Just when we thought City had exhausted that long list of ‘how to lose a game of football’ they go and find a new one. To get knocked out by a side that played all of extra-time with ten men while having the game, and said opponents, metaphorically by the scruff of the neck was quite some achievement.
But if anyone can do it…
The post-match fall-out was typically calamitous and fractious but amidst the name-calling and venom were some valid and searching questions:
Why are City so terrible in the second half of games?
Last night they took this particular trait to a whole new level by failing to turn up in two second halves, but not before completely dominating in the first period of normal time and extra-time. And I mean really dominating.
So comfortable were they in the first-half of extra-time, during which they actually made decent use of the extra player, for anyone other than Norwich City it would have been an almost impossible position from which to lose a game. But they found a way.
Yet this was a side that had only Ryan Bennett, Robbie Brady and Alex Tettey starting from Saturday’s opening XI and so it’s doubly difficult to fathom without looking at what’s said in the changing room at the interval.
The first-half of normal time too was, at times, a passing masterclass and Alex Pritchard’s stooping header should have been the signal for City to take a vice-like grip on the game. But a few warning signs late in the half were not heeded.
Both second halves were typified by sloppy passing, lethargy and, of course, some truly horrible defending – none of which obviously formed part of Alex Neil’s half-time chat – but more significantly also by an all too apparent fragility of the mind. The body language suggests the players themselves question their ability to hold onto a lead.
Why are we continually so poor defensively?
While last night’s back-four was radically changed from the weekend, three-quarters of it was vastly experienced and had more than enough nous to see out a game that was there for the taking. Yet the problems persist, with Leeds’ second equaliser being straight out of the Laurel and Hardy book of defending.
It had the lot: poor positioning, poor marking, slapstick goalkeeping, lack of awareness. You name it…
But it’s not just last night’s defence, or Saturday’s defence, or the weekend before’s defence. It’s just how we defend right now, with individual errors invariably around the corner. And clearly it’s not just a back-four thing – it’s a team thing and about how the XI defends as a unit.
And, before I’m reminded, this is a riddle that’s not been solved since the summer of 2015 when, with two quality centre-backs at the top of the shopping list, we left it until January 2016 to get one.
I’m afraid I only know the question – not the answer.
Are they fit enough?
It seems a ludicrous question to ask of a squad that is cared for by sports scientists, data analysts and those whose sole remit is to ensure the players are super-fit, but from the outside looking in the answer appears ‘no’.
Without the ball some appear sluggish, lethargic and ‘blowy’, all of which I’m sure can be refuted by reems of statistics and data on the players individual fitness levels. But, whatever the reason, there’s often a lack of bite and sharpness, particularly late on in games. Perhaps it’s again in the mind.
Either way, there are questions to be asked as to why we rarely finish a game on the front foot.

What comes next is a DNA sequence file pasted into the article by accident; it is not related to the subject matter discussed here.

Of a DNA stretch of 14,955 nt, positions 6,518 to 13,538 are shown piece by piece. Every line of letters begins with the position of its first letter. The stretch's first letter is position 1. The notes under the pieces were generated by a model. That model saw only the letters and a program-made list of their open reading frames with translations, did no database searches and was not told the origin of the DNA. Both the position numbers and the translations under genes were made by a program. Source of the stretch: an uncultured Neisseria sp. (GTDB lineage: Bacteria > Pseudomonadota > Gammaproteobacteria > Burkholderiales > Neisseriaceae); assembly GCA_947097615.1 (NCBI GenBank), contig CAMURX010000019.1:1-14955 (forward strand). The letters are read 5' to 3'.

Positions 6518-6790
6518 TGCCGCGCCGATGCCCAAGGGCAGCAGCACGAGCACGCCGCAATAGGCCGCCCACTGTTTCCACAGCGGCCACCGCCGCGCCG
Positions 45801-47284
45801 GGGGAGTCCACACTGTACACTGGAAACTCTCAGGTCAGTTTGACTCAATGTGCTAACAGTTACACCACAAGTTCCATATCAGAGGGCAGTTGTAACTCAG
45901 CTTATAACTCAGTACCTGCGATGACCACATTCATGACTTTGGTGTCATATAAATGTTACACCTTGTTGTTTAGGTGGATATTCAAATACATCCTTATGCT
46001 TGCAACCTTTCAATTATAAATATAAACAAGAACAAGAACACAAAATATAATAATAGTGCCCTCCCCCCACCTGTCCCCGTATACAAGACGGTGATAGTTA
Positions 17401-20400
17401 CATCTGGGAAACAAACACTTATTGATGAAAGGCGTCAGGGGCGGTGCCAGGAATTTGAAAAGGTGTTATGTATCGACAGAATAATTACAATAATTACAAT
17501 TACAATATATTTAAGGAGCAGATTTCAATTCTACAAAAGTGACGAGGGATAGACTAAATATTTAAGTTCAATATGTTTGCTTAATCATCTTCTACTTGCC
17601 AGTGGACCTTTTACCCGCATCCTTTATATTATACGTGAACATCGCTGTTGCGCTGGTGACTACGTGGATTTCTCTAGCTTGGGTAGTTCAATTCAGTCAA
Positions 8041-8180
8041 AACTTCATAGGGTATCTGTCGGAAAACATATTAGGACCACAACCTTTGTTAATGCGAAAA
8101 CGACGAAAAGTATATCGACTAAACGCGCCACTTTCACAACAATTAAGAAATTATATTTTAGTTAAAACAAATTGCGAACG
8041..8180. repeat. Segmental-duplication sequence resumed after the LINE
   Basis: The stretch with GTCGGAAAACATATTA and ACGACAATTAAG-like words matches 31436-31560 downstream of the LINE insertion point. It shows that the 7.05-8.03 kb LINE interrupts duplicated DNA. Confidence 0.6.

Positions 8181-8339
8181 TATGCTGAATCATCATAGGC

Where’s the bottle?
Another ludicrous question to be asking of a team that sits in the Championship’s play-off places. But unfortunately last night was another excruciating example of the Canaries wilting when mental toughness, doggedness and bloody-mindedness were the order of the day. And again it appears something that’s permeated the whole squad.
Garry Monk, who knows a thing or two, would have been drilling into his troops the fragility of this City team and been reminding them that if they could stay in the game they’d, at some stage, be able to ‘get at’ their opponents. And they did. And it’s something that every Championship manager will have identified.
To use a cricket analogy, City are ripe for a bit of sledging. They buckle.
Quite how a fragile mentality can be turned into one that’s robust I’m not sure – it tends to be intrinsic in the individual – but now’s a good time for the sports psychologists to earn their keep.
Finally…why are we so cr@p at penalties?
To some this may have the feel of a rant – and I apologise for that (it is) – but it feels like the season’s, perhaps prematurely, approaching a tipping point. The ship is rocking a little right now and needs to be steadied while we’re still in touching distance of the Toon.
Toxicity is never far away at this club and I’d hate for it to spill over – no-one’s the winner when that happens – but the best way to keep a lid on it is to see some remedial actions (maybe just ‘remedial tweaks’ are needed) to address some of the all-too-obvious failings.
To jog along as we are won’t be sufficient for a promotion push.
Oh, and if the players would care to thanks their supporters, many of whom had made a 340-mile round trip to cheer their team on, rather than slope off like petulant children that would be good. Fans have feelings too.
But, amongst it all, there was one positive. Louis Thompson again showed that he’s ready for a Championship start with another eye-catching display, and is breathing down the neck of, in particular, Master Tettey.
And. in truth, I’d happily swap defeat last night for a win against Leeds next Saturday.
So maybe there is still light, especially if we could go to Brighton on Saturday and win… with a clean sheet.
Just imagine that.
“On the Ball City…”